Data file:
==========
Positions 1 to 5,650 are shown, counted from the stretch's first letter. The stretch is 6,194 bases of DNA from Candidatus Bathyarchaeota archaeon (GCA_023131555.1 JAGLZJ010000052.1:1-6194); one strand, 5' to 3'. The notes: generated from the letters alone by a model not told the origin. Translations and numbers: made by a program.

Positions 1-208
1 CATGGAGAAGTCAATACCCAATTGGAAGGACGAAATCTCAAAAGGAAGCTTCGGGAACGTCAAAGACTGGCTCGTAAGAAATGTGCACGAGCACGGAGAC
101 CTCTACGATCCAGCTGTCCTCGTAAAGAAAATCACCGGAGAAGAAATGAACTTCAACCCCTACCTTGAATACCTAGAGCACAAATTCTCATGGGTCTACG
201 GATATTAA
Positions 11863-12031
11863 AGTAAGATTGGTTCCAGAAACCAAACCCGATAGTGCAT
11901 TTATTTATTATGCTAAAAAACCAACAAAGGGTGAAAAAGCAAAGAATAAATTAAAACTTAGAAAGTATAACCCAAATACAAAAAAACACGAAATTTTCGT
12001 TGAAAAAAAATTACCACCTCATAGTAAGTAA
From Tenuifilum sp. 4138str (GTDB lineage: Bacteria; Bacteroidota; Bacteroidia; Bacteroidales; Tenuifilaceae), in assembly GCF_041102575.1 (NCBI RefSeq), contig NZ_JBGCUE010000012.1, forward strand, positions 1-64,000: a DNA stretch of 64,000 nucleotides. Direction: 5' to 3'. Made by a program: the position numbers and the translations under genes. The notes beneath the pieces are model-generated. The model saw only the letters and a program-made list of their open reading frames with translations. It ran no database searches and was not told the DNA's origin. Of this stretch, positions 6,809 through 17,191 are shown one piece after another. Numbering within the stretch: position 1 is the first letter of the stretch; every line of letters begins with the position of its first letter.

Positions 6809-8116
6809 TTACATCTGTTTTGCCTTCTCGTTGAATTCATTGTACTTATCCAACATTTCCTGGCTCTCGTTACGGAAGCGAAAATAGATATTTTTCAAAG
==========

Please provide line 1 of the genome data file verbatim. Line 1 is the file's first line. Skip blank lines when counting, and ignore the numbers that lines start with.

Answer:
Positions 1 to 5,650 are shown, counted from the stretch's first letter. The stretch is 6,194 bases of DNA from Candidatus Bathyarchaeota archaeon (GCA_023131555.1 JAGLZJ010000052.1:1-6194); one strand, 5' to 3'. The notes: generated from the letters alone by a model not told the origin. Translations and numbers: made by a program.